Slow Travel: Pressing The Reset Button On How We View Vacationing.

Photo by Nathan Dumlao on Unsplash

We are at a unique moment in time where we have all been made to stop travelling for a while, and whilst we are all craving to get going again, perhaps we should be taking a breath and thinking about the how, where and why? Is the mindset that Max Kellerman laments in Dirty Dancing (Trips to Europe. That’s what the kids want – 22 countries in 3 days) still prevalent or even valid. Should we be looking at taking it slow and embracing the Slow Travel movement? Personally, I think so and for more than one reason. Travelling for the sake of ticking something off a list needs to be a thing of the past! We need to press the reset button on how we view vacationing. 

Photo by Leo Rivas on Unsplash


So what is the Slow Travel Movement? There are many different interpretations to slow travel, but for me, the Slow Travel Movement is about approaching travel meaningfully. It emphasizes travelling as sustainably as possible, for both local communities and the environment, and to properly connect with the places you are visiting – the local people, culture, food, and music. You are not simply ‘dropping in’ – the trip has to have an emotional impact and you come away having learned something. This format can be applied wherever you go regardless of the distance from home and whatever the duration of the trip (it could just be a day!) – the school my children go to in the UK call this the ‘US’ approach. When they do their ‘back to school, what I’ve done in the holidays’ report (my oldest is only just 5!), they have to approach it from being GeneroUS, AdventuroUS, IngenioUS & CurioUS. All of which can be found during travelling, especially through Slow Travel. 

So now we know what the idea is about, what next? 

We are lucky in the UK (and Europe), we have much more generous (and I would say necessary) vacation entitlements. For those working full-time in the UK, 5.6 weeks paid leave (or 28 days) is statutory. This makes slow travel much easier. However, that being said, I would argue that having a more meaningful experience at a slower pace would be more beneficial for everyone and can be achieved in a short amount of time. Taking my daughter’s school approach as a starting point, what questions should we be asking ourselves? Remembering we are looking at the ‘US’ in all these words – how can we achieve these things whilst travelling? 



How can our travel benefit the community? Leaving the hotel aside (as although staying at a local family-run hotel is obviously the goal, many of us use our hard-earned points on staying at a hotel to make a vacation financially viable) it is worth asking yourselves the question -how can our money benefit the communities that we are staying in? Have you researched the best local restaurants (don’t forget to ask the Club Bébé Voyage community for tips), or which tours (if you wish to go on one) are run by locals? Which shops or markets should I be visiting as who does not like to go shopping when on holiday? I love going to the local markets, and visiting artisanal shops with products made by the local people. This is true for me regardless of the continent. My worst nightmare (and it has happened), is when on a tour (and I do admire the tenacity of the people running the tour, as we weren’t meant to be on one at all…..) you are ram raided into a shop full of ‘locally’ produced goods which are then sold at hugely inflated prices that benefit only the middle man.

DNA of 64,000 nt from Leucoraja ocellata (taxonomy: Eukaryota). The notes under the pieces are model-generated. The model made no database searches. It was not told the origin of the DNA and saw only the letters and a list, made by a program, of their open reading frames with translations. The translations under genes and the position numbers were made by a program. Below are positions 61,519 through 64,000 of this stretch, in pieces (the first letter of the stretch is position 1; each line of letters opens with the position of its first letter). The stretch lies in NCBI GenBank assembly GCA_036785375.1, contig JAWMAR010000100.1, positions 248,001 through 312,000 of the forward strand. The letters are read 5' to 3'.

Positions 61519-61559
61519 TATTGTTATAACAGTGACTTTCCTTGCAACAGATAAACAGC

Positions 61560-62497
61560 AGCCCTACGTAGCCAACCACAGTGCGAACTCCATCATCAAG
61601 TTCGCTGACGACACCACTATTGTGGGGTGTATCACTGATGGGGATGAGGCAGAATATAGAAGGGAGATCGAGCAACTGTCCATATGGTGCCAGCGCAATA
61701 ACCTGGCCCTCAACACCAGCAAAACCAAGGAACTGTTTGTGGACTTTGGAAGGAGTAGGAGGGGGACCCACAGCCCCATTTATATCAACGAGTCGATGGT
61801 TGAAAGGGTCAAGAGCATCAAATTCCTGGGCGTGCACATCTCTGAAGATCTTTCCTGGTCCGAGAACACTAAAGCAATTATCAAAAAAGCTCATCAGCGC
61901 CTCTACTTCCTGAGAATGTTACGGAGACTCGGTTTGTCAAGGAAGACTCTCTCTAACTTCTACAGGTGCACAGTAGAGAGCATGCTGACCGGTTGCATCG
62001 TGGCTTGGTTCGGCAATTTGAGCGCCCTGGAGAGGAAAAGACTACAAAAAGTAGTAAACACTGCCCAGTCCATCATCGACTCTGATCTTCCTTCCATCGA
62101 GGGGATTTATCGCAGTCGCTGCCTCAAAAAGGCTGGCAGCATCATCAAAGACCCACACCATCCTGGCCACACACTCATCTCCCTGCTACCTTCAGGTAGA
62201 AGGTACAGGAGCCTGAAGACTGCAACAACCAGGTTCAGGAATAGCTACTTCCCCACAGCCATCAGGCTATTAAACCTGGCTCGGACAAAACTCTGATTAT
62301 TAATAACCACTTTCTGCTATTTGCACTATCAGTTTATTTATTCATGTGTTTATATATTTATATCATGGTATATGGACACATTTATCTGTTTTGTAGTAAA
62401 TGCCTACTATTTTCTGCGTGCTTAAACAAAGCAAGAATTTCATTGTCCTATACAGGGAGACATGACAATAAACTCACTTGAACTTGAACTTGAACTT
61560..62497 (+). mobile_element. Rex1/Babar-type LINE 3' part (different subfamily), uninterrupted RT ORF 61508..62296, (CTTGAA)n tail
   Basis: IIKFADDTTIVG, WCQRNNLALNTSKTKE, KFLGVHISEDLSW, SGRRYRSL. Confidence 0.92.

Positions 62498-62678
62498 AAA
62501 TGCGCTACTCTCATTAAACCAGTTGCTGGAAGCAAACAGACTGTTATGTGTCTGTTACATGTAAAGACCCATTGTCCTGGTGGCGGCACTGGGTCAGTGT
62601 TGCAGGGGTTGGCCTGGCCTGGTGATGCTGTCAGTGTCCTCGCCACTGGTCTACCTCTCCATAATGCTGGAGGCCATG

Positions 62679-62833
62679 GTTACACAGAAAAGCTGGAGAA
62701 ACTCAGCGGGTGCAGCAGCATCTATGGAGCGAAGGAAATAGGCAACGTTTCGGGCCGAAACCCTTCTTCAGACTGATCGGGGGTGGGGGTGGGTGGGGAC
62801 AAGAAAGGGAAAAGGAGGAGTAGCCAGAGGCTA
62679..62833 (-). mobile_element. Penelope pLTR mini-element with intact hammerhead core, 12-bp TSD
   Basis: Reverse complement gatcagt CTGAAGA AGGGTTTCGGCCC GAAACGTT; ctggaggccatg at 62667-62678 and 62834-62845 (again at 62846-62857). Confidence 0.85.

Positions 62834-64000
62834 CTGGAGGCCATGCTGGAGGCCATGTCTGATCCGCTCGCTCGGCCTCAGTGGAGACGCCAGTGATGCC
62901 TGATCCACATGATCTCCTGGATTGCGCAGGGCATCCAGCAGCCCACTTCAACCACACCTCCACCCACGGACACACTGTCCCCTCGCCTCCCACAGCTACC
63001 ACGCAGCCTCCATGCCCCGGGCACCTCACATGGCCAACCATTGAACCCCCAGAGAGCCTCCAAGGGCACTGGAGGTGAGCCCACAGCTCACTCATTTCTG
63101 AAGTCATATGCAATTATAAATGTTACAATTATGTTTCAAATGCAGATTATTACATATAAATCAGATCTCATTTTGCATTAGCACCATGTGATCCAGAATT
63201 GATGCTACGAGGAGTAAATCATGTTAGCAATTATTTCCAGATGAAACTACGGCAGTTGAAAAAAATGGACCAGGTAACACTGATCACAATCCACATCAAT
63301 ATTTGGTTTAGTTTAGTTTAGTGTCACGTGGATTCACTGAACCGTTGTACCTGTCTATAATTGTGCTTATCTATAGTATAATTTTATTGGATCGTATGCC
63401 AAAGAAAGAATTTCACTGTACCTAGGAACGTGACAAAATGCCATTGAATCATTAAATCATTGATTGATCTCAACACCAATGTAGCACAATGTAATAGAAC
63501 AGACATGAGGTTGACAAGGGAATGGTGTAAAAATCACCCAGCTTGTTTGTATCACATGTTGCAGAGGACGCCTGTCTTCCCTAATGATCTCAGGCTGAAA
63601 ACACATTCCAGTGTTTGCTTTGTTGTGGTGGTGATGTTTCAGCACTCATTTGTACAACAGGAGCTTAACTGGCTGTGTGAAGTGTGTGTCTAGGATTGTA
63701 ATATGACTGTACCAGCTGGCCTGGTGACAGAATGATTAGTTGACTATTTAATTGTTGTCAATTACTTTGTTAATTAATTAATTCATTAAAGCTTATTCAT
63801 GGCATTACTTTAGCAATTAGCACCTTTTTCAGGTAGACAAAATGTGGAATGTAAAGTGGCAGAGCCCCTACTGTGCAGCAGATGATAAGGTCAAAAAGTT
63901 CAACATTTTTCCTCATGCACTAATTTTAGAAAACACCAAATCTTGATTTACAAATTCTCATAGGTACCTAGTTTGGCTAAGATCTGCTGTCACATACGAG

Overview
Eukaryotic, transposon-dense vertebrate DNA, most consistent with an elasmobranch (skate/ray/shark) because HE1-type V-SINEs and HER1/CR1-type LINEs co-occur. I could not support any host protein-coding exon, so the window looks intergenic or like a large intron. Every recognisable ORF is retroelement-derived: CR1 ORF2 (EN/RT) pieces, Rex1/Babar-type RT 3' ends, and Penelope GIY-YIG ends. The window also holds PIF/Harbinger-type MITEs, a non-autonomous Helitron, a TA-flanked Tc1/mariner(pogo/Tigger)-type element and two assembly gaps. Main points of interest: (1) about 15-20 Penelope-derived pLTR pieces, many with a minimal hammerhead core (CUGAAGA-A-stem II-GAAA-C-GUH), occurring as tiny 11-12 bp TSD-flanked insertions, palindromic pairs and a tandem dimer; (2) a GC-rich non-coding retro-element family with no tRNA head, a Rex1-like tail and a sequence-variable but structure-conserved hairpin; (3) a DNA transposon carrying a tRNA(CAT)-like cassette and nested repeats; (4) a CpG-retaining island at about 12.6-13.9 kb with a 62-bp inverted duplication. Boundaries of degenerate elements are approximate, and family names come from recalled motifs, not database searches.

Don’t be afraid to tread paths off the normal ‘tourist’ track. You will likely come away with a far greater understanding of the place you are visiting and might even come across some hidden gems! 

With the slow travel movement, it is also about pushing your own boundaries – why not catch a train as opposed to an airplane, or why not pack your hiking boots and a proper backpack carrier for the little ones. Our photo editor Liz had some great suggestions in this article, or if you were after something a bit more sturdy, I use a LittleLife Voyager but the Osprey is meant to be incredible too! Step into the wild! 



Perhaps ask yourself some deeper questions that will enrich your and your children’s experience. Leaving Europe aside, as although countries have been invading each other constantly over the centuries & the history of this is fascinating, the land has always been white European of some denomination. It is worth asking yourself; whose land will I be vacationing on? How has the stewardship of the people Indigenous to the area shaped it, what are their cultural beliefs? Step beyond the ‘top 10 sites’ to see the section in the guidebook, and ask questions! You might be surprised by what you find out. 


Photo by Philippe Oursel on Unsplash


An obvious one is to find a workshop run by a local – these are often fascinating and directly help the community that is running them. 

Another way we can be ingenious is through food. Markets are fascinating places – we normally stay at places with a kitchen of some sort, even when in a hotel, as I love to explore the food of a place, not just through restaurants. Food is part of the intrinsic soul of a place, and one of my favorite things to explore!!! 

I hope you will join me in this quest for knowledge and enrichment, and if you do happen to come across some amazing places when you travel – please do let us know – we would love to hear about them.



You might also like these articles from the Bébé Voyage blog:

From Planning To Cultural Considerations, A Journey To Socially Conscious Travel

Anthony Bourdain: Lessons to Pass on to Our Kids


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